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Is flex/bison suitable for parsing a data structure containing N vertices composed of three floats representing x,y,z coordinates when N is known in advance? If so, what would the parser/lexer setup look like?

Desired structure to fill (will create an array of these)

struct Vertex
   float x;
   float y;
   float z;

Input Text

Vertices: n
  x1 y1 z1
  x2 y2 z2
  xN yN zN

What I assume to be true (new at flex/bison so probably wrong)

Tokens defined in parser definition

%token COLON
%token NUM

Lexer rules

Vertices { return VERTICES_IDENTIFIER;}
:        { return COLON; }
[0-9]+   |
[0-9]+"."[0-9]* {return NUM;}
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2 Answers 2

up vote 1 down vote accepted

Your parser rules would go something like this, adapting from @xtof pernaud. The list of definitions is defined recursively.

int num_vertices;
int idx;

program : count_definition vertex_definitions { /* check that the number of vertices 
                                                   stored = num_vertices */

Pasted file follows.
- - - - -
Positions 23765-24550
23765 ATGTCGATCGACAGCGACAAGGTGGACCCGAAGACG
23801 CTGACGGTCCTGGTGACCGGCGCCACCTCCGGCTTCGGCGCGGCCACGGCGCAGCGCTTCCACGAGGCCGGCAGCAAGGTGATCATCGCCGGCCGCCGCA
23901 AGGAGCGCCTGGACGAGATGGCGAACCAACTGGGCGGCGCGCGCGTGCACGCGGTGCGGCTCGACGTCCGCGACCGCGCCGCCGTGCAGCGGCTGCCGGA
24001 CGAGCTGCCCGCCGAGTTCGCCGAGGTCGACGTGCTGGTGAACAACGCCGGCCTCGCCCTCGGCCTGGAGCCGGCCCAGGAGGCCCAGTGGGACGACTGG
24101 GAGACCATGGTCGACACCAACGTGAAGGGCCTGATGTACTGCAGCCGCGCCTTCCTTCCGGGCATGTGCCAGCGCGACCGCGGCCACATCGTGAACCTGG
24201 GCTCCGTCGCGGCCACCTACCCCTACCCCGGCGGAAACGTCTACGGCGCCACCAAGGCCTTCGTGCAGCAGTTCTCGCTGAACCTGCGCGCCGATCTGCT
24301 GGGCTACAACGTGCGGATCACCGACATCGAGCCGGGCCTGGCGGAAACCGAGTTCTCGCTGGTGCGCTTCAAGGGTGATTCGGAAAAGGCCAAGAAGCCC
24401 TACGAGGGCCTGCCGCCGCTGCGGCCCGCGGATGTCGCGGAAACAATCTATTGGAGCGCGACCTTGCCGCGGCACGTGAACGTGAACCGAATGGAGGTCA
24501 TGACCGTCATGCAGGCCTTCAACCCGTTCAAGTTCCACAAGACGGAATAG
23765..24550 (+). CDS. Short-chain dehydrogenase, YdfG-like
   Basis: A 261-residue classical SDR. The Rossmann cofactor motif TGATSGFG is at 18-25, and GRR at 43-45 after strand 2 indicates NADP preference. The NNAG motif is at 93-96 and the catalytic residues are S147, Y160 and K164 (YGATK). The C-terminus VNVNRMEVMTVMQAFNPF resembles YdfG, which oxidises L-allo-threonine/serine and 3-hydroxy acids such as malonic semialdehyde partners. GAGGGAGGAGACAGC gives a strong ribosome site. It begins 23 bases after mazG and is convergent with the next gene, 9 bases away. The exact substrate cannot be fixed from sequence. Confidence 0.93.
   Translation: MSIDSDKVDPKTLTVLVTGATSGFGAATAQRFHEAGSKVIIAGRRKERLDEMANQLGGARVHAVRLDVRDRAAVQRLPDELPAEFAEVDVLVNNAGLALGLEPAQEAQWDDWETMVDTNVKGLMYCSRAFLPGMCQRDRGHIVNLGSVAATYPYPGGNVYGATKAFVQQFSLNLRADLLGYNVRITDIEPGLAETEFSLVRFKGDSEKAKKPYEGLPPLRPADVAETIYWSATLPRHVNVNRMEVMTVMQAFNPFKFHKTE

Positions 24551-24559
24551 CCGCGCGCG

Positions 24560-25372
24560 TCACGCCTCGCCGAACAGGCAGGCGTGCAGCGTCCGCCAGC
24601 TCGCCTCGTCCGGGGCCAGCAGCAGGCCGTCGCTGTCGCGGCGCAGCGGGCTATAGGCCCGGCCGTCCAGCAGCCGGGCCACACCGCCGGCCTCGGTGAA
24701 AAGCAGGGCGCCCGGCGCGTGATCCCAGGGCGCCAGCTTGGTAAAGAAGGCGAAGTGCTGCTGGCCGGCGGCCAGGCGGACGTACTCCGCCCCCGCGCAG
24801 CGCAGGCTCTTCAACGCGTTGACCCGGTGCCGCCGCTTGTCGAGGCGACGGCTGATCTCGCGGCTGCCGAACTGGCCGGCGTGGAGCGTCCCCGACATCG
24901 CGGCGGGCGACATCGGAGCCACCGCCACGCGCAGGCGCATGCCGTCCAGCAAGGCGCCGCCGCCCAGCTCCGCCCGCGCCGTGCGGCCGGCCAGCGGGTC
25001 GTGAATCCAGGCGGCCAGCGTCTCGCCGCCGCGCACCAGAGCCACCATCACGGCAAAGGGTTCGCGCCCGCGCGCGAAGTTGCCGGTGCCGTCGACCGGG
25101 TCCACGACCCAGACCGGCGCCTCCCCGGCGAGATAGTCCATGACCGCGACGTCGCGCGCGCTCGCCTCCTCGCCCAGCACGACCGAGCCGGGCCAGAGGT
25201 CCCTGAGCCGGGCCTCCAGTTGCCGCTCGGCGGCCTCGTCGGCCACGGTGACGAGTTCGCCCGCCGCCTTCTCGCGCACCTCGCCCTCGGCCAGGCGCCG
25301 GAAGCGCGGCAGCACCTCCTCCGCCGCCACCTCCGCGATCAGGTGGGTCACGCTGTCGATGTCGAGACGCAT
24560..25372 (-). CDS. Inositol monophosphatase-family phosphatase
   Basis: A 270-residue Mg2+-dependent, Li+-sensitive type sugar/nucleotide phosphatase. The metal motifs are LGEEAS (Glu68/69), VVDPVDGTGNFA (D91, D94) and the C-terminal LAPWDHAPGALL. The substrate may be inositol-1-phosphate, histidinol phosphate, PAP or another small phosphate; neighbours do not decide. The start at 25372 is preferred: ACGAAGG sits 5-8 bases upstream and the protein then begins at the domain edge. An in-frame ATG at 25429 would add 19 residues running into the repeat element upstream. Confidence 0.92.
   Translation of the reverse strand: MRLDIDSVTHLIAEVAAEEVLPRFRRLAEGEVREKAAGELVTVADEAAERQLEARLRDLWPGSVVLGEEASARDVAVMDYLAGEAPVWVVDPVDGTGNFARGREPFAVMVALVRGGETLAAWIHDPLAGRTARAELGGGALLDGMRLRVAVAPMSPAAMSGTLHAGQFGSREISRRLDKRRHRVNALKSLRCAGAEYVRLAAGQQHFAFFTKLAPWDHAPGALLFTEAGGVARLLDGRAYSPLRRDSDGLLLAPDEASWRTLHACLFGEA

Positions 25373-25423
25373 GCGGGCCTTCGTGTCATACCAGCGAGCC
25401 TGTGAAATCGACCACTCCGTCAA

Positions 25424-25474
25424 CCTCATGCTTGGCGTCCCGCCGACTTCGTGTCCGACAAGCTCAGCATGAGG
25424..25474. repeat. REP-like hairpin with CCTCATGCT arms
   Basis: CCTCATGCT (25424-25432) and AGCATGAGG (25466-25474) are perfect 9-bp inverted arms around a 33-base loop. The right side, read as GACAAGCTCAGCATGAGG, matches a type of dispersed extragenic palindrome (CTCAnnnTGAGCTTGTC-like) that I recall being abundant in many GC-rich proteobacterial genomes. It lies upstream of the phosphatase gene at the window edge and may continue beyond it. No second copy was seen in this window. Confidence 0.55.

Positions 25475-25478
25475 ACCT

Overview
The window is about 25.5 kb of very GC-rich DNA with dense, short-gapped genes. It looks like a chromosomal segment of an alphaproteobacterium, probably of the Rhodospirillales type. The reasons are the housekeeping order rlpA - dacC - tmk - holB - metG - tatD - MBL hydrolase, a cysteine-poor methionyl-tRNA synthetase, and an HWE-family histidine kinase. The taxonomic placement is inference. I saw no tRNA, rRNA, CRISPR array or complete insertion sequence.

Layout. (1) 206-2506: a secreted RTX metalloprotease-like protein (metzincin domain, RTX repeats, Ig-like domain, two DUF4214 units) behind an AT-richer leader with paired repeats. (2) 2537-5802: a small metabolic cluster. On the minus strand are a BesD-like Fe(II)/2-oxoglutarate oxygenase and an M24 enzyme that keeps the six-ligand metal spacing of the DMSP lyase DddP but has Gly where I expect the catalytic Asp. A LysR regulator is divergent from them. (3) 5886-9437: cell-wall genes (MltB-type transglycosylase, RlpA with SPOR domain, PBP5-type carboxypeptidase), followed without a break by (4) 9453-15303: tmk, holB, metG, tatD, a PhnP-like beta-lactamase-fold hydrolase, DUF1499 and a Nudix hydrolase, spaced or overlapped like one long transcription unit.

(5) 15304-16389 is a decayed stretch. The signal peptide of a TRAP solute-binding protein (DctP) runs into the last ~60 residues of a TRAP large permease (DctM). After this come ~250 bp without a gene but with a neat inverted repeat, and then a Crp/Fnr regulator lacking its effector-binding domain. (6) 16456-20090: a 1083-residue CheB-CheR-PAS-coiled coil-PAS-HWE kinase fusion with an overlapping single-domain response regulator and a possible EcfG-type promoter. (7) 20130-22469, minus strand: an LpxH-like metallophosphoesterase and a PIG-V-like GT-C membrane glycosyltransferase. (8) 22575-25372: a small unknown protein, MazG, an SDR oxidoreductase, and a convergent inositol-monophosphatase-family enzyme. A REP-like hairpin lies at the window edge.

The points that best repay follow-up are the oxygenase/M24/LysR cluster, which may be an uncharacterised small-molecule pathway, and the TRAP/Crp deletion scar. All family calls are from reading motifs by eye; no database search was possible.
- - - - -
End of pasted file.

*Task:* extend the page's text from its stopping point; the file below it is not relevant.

count_definition : VERTICES_IDENTIFIER COLON NUM { num_vertices = $3; idx = 0; 
                                                   /* allocate data structure */ 

vertex_definitions : vertex_definitions vertex_definition
                   | vertex_definition

vertex_definition : NUM NUM NUM { /* check that idx does not exceed num_vertices */
                                  store_vertex(idx++, $1, $2, $3); 

When I first read the question, I thought that the number of dimensions (3) was variable, as well as the number (N) of points (vertices). If you find that you need to extend your tool to a variable number of dimensions, you may find it useful to introduce a separator (like a semicolon) between each list of floats for the vertices you are defining.

Depending on your needs, you might find that you can use a data structure that grows dynamically with each store_vertex() call, and then you don't need to declare num_vertices in your input file at all.

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You did not put your grammar file; so, I guess something like:

int num_vertices, idx;
file: VERTICES_IDENTIFIER ':' NUM { num_vertices = $3; idx = 0; }
    | NUM NUM NUM             { set_vertice(idx++, $1, $2, $3); }

..and write the function set_vertice(no, x, y, z);

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If I understand the OP correctly, this approach won't work, because the number of vertices is determined at run time, not compile time. So, on the next run, for example, N=4 and we would need a rule that looks like 'file: NUM NUM NUM NUM`. –  David Gorsline Mar 28 '13 at 14:01
I reread the OP, and the number of dimensions (3) does not vary, so this approach is not flawed in that way. Mea culpa. –  David Gorsline Mar 28 '13 at 14:31

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